Tennessee Governor Bill Lee Condemns Abortion: “There is No One More Vulnerable Than the Unborn”

State   Micaiah Bilger   Jun 24, 2020   |   10:50AM    Nashville, Tennessee

Tennessee Gov. Bill Lee praised state lawmakers Tuesday for passing a wide-reaching pro-life bill to protect unborn babies from abortion.

WVLT 8 reports the pro-life Republican governor said he will sign the heartbeat bill, which passed the state legislature last week.

Lee said he wants Tennessee to become “the most pro-family state in the country,” and he “will continue to fight for the unborn.”

“One of the most important things we can do to be pro-family is to protect the rights of the most vulnerable in our state, and there is none more vulnerable than the unborn,” Lee said, according to The New American. “We have passed the strongest pro-life law in our state’s history and I am grateful to Lt. Gov. McNally, Speaker Sexton, Leader Johnson, Leader Lamberth and members of our General Assembly for making the heartbeat bill law.”

Though the legislation is being described as a heartbeat bill, it includes many different measures to protect unborn babies. Pro-life lawmakers said they wrote the bill to withstand a legal challenge – and the American Civil Liberties Union already has announced plans to sue.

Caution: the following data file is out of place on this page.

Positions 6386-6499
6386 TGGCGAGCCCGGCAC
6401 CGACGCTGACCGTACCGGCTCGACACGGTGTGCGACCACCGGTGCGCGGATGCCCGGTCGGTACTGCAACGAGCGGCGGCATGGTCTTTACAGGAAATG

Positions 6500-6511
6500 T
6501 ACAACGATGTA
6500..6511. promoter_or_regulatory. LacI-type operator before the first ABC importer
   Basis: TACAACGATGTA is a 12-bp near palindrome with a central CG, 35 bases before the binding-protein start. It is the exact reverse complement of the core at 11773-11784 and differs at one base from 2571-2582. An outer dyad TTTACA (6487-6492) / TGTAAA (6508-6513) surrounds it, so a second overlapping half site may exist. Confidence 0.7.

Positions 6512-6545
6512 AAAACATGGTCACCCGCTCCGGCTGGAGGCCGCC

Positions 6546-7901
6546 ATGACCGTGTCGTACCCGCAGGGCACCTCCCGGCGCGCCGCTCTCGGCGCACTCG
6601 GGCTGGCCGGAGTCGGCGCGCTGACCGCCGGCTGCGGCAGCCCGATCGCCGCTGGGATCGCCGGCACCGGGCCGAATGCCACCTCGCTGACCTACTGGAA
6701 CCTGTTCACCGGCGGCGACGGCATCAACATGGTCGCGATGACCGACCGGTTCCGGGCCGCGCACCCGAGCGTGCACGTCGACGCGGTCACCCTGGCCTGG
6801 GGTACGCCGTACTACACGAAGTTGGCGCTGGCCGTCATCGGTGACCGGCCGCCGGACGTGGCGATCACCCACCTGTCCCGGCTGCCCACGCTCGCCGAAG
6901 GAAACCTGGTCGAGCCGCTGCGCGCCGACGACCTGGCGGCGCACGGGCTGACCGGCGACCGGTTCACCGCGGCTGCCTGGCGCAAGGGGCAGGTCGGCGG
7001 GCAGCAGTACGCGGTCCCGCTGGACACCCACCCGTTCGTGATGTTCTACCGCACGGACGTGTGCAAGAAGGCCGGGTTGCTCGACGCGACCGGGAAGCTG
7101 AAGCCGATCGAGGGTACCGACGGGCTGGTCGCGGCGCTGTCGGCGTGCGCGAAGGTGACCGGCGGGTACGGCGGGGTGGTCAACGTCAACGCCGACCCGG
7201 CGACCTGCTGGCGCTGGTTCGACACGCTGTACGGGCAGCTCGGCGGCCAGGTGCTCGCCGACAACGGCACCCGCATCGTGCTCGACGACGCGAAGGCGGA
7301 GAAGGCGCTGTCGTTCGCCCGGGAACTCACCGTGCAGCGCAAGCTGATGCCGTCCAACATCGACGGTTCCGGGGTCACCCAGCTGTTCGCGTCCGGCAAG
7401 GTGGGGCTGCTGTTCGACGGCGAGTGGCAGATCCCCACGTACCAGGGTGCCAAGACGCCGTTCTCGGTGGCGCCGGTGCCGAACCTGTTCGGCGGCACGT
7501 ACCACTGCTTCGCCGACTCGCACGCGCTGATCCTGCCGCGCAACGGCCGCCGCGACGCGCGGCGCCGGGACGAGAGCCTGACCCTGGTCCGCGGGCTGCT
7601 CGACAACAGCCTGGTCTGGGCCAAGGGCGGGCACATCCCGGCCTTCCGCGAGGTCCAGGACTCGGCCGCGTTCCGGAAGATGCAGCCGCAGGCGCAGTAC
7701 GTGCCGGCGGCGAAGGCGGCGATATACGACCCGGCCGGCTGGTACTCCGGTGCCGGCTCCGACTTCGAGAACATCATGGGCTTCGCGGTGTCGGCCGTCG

The heartbeat portion of the bill would prohibit abortions once an unborn baby’s heartbeat is detectable, about six weeks of pregnancy. It also includes other levels of restriction going up from eight weeks to 24 weeks of pregnancy, which would go into effect depending on what a court may strike down, the report states.

The bill also would ban discriminatory abortions based on the unborn baby’s sex, race or a Down syndrome diagnosis. It allows exceptions if the mother’s life is at risk.

Abortionists who violate these bans could face felony charges.

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The pro-life legislation includes informed consent measures as well. It would require abortion facilities to inform women of the abortion pill reversal procedure and the size and gestational age of their unborn baby. It also would require abortion facilities to allow the mother to hear her unborn baby’s heartbeat and see the baby on an ultrasound.

However, the success of the heartbeat ban against a legal challenge is uncertain.

Some pro-lifers have renewed hope that the conservative-majority U.S. Supreme Court will uphold an abortion ban and overturn Roe v. Wade. Others, however, are hesitant because of concerns about losing the court battle and being forced to reimburse pro-abortion groups for their legal fees.

The Supreme Court took away the states’ ability to protect unborn babies from abortion under Roe v. Wade, and instead allowed abortion on demand through all nine months of pregnancy. Roe made the United States one of only seven countries in the world that allows elective abortions after 20 weeks.